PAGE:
After that, it was off to the races. She worked opposite Sean Connery for director Sidney Lumet in "The Anderson Tapes," headlined Otto Preminger's "Such Good Friends" and earned her second Oscar nomination in Warren Beatty's remake of "Heaven Can Wait."
Lesser films included "The Last of Sheila (her co-stars included James Coburn, Ian McShane and James Mason), "Doctor's Wives" (with Gene Hackman and Richard Crenna), "Shamus" (with Burt Reynolds) and "Honeysuckle Rose," in which she sang and appeared opposite Willie Nelson as a country singer a lot like Willie Nelson.
Whether she was in good films or not so good ones, or appeared on TV shows that endured or were quickly forgotten, it's all part of a performing life that Cannon traces back to her childhood in Seattle.
"From the time I was 5 years old," she said. "Writing plays, acting all the parts, setting up all the chairs, taking down the chairs, cleaning up the mess. I was writing, producing and directing from 5 on. ... That was out in the backyard. I was charging admission. I couldn't come up with a profit. I remember that I imitated Al Jolson and sang 'Swanee.'"
Most of the audience, she said, consisted of parents from the neighborhood.
"The kids weren't going to sit still for that kind of nonsense," she said. "Only parents put up with that and tell you how wonderful you are."
Cannon was a theater major at the University of Washington but didn't finish.
"You know what happened?" she said. "I didn't like the fact that everyone in the drama department was so different. They wore sandals and had long hair and earrings. And I was brought up in a very conservative home and the idea of belonging was so important to me. So I changed my major to anthropology -- the study of man. I thought that would be really interesting."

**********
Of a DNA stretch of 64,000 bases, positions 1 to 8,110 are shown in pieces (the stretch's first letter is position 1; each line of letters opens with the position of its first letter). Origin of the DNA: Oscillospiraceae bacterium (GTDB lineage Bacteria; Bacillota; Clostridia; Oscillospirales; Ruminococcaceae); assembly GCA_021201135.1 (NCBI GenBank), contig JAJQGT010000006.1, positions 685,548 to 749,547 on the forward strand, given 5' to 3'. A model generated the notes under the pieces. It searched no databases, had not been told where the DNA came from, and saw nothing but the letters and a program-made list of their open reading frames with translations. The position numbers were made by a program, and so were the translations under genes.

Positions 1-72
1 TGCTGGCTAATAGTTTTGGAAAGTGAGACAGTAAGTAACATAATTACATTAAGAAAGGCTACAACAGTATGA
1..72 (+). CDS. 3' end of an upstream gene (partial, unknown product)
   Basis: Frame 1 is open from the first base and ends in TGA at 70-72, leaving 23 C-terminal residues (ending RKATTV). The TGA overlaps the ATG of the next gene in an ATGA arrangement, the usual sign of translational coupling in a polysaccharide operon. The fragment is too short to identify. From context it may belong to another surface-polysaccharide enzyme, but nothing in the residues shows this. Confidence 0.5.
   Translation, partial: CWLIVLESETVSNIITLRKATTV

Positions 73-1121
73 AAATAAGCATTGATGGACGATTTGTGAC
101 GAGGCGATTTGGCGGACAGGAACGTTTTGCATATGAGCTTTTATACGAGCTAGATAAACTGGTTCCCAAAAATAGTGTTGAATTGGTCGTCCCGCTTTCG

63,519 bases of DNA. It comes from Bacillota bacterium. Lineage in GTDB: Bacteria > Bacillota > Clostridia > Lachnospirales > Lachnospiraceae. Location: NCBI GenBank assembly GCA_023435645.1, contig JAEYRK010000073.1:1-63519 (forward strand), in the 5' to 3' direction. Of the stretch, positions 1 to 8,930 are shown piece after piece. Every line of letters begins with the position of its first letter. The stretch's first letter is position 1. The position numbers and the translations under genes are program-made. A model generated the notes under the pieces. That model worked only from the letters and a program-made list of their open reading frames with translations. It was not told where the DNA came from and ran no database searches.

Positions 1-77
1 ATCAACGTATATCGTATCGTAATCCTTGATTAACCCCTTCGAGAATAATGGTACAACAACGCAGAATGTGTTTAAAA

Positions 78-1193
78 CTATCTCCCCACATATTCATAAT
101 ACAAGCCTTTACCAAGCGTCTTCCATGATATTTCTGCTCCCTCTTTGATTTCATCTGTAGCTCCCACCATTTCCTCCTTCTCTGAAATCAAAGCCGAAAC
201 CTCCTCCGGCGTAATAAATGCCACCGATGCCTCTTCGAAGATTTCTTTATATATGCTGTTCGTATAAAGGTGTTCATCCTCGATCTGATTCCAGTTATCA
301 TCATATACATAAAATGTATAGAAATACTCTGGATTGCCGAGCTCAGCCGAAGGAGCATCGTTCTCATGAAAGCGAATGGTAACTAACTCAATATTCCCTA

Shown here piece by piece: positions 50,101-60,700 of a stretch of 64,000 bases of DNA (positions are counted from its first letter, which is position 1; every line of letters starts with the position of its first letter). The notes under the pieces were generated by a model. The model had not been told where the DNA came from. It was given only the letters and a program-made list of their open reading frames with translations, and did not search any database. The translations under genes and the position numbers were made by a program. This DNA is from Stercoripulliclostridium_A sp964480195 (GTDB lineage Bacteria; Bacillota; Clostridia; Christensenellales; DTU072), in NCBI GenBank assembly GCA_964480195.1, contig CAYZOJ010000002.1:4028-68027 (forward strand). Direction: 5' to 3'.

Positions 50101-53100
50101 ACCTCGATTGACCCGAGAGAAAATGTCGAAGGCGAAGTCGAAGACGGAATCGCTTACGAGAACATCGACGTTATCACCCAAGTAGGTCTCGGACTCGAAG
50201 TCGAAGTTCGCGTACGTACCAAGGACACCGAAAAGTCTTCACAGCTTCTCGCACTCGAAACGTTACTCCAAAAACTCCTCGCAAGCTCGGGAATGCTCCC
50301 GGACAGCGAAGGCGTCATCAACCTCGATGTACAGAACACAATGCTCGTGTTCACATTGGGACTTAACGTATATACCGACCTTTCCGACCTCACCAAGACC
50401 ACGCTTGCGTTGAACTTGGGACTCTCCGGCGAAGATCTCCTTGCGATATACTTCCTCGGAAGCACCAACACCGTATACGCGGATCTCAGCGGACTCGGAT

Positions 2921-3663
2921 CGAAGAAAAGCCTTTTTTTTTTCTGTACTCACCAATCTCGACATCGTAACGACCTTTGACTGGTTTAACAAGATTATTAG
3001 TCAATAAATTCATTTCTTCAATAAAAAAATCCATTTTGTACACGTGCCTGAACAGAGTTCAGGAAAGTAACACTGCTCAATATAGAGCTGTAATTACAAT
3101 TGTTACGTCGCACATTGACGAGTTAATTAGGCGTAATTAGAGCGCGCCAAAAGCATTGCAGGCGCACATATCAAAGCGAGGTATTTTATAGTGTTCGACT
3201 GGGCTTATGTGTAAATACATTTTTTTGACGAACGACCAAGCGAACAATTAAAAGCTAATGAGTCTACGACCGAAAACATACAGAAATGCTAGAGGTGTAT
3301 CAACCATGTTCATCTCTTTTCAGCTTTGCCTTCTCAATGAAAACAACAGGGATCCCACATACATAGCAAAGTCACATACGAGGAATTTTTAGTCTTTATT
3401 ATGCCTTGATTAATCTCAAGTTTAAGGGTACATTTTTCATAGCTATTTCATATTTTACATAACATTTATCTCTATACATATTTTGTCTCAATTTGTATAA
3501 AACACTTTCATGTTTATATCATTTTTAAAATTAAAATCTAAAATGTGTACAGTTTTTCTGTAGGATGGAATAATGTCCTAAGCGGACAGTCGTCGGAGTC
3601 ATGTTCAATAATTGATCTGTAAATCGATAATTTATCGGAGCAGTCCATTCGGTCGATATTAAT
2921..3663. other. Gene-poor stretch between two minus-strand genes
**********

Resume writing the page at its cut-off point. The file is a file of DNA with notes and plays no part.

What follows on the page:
As it turned out, however, she traveled to Phoenix with a girlfriend, became engaged and moved to Los Angeles, where her fiance lived. The engagement didn't work out, but Cannon landed the job in the fashion showroom. And then she went to that fateful lunch with with her girlfriends.
In 2011, Cannon published a memoir: "Dear Cary: My Life With Cary Grant," a recollection of her marriage in 1965 to the much older film legend, which produced a daughter and some difficult memories. Written in a breezy style, the fast read became a bestseller. And although Cannon worked the interview circuit to launch the book, she said she didn't write it for the money.
In an author's note, Cannon described being approached in the 1980s by agent Swifty Lazar to write a book about her life with Grant. She declined. Some 15 years later, Jacqueline Onassis, then an editor at Doubleday, solicited her to write a book about her life, whether she mentioned Grant or not. Again, Cannon chose not to.
Finally, she felt, the time was right.
"Why now?" she wrote. "Because finally, I found a way to forgive. Because my heart was broken and now it's whole. ... I wrote this book for all people everywhere who have loved and lost and fear to love again. It is possible to get the stars back in our eyes ... and keep them there!"
Cannon said writing the book was the hardest thing she's ever done. She has the utmost respect for writers.
"If I had wanted to make a lot of money, I would have written it way back then," she said. "It's not bashing Cary Grant. I was so concerned about that. After the second draft my publishers said, 'Dyan, you're being too overly protective. People are gonna think you're crazy! But people love him and I didn't want to take the stars out of their eyes."
"The Fox on the Fairway" begins performances Thursday and runs through Nov. 3 at the New Theatre, 9229 Foster, Overland Park. For more information, call 913-649-7469 or go to NewTheatre.com.
To reach Robert Trussell, call 816-234-4765 or send email to firstname.lastname@example.org.